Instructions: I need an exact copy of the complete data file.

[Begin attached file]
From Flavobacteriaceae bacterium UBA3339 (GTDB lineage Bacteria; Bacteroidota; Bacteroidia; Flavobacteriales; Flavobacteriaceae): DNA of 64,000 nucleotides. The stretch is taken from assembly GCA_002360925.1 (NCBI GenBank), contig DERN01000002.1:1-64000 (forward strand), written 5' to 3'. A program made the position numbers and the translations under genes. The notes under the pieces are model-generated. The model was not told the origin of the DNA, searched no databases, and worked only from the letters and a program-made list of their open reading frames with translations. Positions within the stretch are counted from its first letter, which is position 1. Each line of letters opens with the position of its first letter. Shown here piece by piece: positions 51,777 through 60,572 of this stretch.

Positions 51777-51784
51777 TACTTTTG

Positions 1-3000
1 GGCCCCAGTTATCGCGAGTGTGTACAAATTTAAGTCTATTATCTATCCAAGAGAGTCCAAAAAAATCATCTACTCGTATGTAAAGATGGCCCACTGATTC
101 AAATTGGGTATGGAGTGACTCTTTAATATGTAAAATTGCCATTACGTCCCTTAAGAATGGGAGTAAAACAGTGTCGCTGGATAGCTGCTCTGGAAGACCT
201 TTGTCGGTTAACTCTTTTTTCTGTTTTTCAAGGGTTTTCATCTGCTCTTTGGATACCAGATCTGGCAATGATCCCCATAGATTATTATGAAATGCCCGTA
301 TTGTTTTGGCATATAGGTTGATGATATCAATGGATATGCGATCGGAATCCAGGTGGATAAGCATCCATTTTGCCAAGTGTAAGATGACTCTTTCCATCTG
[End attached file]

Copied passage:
From Flavobacteriaceae bacterium UBA3339 (GTDB lineage Bacteria; Bacteroidota; Bacteroidia; Flavobacteriales; Flavobacteriaceae): DNA of 64,000 nucleotides. The stretch is taken from assembly GCA_002360925.1 (NCBI GenBank), contig DERN01000002.1:1-64000 (forward strand), written 5' to 3'. A program made the position numbers and the translations under genes. The notes under the pieces are model-generated. The model was not told the origin of the DNA, searched no databases, and worked only from the letters and a program-made list of their open reading frames with translations. Positions within the stretch are counted from its first letter, which is position 1. Each line of letters opens with the position of its first letter. Shown here piece by piece: positions 51,777 through 60,572 of this stretch.

Positions 51777-51784
51777 TACTTTTG

Positions 1-3000
1 GGCCCCAGTTATCGCGAGTGTGTACAAATTTAAGTCTATTATCTATCCAAGAGAGTCCAAAAAAATCATCTACTCGTATGTAAAGATGGCCCACTGATTC
101 AAATTGGGTATGGAGTGACTCTTTAATATGTAAAATTGCCATTACGTCCCTTAAGAATGGGAGTAAAACAGTGTCGCTGGATAGCTGCTCTGGAAGACCT
201 TTGTCGGTTAACTCTTTTTTCTGTTTTTCAAGGGTTTTCATCTGCTCTTTGGATACCAGATCTGGCAATGATCCCCATAGATTATTATGAAATGCCCGTA
301 TTGTTTTGGCATATAGGTTGATGATATCAATGGATATGCGATCGGAATCCAGGTGGATAAGCATCCATTTTGCCAAGTGTAAGATGACTCTTTCCATCTG